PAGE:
Microsoft Disables Key Browser Security Feature: A Case for Zero Trust
“I love Adobe’s Flash Player,” said no IT admin anywhere. Flash is the notorious plugin that was required for the viewing of many popular websites such as YouTube until they switched over to the more open and cross-platform compatible standard of HTML5. IT Professionals cheered Adobe’s announcement that Flash will officially come to its End of Life in 2020. Until that date comes and even beyond the official end of life date, websites will still continue to use the outdated and highly vulnerable Adobe Flash platform. Adobe is constantly producing security updates for Flash remote code execution, buffer overflow, among other vulnerabilities and taking one look at the security update page for Adobe’s Flash Player will make anyone’s scroll wheel work overtime. Flash was a necessary evil while no viable alternatives were available. Now that most websites have switched to HTML5, there is no good reason to have this software on computers other than support for legacy applications that were never ported over.
Much to the delight of security practitioners everywhere, along with the announcement that Flash would come to end of life in 2020, most popular browsers including Microsoft’s Edge also announced that they would be disabling Flash by default and require a user to grant explicit permission to allow Flash to run. In this case, even if a user was running a vulnerable version of Adobe Flash, if the user did not explicitly grant permission for a webpage to run Flash, the user would, in theory, be protected by any potentially malicious Flash content. From a network security perspective, this was a great tool to protect users against themselves. It was not a silver bullet solution as users can do unpredictable things and social engineering can cause users to perform undesirable behavior, but it was a definite step in the right direction.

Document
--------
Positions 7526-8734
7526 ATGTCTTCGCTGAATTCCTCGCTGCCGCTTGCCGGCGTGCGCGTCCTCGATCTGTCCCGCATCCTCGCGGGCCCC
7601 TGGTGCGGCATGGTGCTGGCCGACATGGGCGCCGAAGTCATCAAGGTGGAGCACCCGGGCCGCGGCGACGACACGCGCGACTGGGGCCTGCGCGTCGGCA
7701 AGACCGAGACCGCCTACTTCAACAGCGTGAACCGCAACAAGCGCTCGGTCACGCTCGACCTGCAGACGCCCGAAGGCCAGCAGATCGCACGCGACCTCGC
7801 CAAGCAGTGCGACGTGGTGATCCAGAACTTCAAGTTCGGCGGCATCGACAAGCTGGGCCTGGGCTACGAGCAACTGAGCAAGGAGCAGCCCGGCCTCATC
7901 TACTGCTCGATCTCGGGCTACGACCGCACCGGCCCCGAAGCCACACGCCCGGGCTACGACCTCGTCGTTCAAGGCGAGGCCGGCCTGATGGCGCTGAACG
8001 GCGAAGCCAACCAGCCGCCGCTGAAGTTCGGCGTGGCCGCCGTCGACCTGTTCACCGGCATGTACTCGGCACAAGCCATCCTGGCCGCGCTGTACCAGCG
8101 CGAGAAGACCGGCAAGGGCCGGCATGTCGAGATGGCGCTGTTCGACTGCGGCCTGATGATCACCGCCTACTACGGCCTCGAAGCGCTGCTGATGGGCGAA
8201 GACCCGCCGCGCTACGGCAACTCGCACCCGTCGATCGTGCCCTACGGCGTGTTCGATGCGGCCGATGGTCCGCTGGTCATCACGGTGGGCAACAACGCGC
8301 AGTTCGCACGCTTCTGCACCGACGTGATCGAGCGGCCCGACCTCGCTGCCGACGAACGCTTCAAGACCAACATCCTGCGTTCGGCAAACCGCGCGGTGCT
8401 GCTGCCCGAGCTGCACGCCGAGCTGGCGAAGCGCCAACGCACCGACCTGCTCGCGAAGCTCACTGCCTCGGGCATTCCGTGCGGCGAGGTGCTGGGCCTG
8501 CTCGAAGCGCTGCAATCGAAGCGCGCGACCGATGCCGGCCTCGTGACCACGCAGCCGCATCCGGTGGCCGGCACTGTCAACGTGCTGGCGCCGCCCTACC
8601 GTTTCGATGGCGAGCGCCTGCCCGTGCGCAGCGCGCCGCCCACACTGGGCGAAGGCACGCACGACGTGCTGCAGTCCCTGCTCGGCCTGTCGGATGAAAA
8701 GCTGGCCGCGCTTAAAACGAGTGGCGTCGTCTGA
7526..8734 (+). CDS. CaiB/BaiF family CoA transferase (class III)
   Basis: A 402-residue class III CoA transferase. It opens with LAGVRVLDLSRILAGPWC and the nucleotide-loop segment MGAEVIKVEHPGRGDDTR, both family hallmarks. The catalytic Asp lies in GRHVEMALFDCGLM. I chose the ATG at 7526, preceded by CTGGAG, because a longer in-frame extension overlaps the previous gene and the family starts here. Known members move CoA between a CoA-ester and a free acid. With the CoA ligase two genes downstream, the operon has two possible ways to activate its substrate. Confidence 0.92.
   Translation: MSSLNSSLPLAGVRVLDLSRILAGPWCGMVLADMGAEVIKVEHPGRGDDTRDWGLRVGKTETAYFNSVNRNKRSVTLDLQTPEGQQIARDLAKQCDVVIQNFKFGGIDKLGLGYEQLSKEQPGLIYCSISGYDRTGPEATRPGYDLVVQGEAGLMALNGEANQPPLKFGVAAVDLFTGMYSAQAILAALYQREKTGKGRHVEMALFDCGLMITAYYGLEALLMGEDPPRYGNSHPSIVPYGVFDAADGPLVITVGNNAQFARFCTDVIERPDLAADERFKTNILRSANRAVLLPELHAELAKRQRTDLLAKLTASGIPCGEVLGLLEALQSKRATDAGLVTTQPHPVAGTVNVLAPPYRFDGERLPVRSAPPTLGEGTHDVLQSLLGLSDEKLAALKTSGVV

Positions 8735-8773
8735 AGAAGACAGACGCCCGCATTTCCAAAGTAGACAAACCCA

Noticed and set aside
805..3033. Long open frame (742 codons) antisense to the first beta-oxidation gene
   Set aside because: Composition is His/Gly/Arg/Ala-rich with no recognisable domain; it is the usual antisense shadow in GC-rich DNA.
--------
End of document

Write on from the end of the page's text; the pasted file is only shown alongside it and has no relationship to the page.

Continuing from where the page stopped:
Last November, a Google Security researcher discovered a file (C:\Windows\system32\edgehtmlpluginpolicy.bin) installed on Windows 10 by default with some SHA256 hashes. Upon further examination, the researcher discovered that the hashes corresponded to websites and the file were a list of 58 domains that could bypass Microsoft Edge’s Flash click2play feature and allow sites on the whitelist to load Flash content without the user’s explicit consent. At the time of writing, Microsoft Edge has just over 4% of the browser market share and is the default browser for Microsoft Window 10, non-enterprise editions. This file/feature was not documented anywhere and the security researcher painstakingly decoded the hashes to uncover the 58 whitelisted domains. These domains include several Microsoft properties, Facebook, Deezer music streaming service, Chinese social networking app QQ, and downright odd domains like www.dilidili[.]wang, a Spanish hairdresser dgestilistas[.]es, and Russian-hosted site ok[.]ru. After the responsible disclosure by the Google Security researcher to Microsoft, Microsoft promptly removed almost all of the domains allowed to bypass click2play to just Facebook through a Patch Tuesday update in February. Even having one domain allowed to bypass is concerning for security, but to the average user, having to perform an extra click or two to access their news feed or to check if their middle school friend is finally divorced was too much of a hurdle to overcome.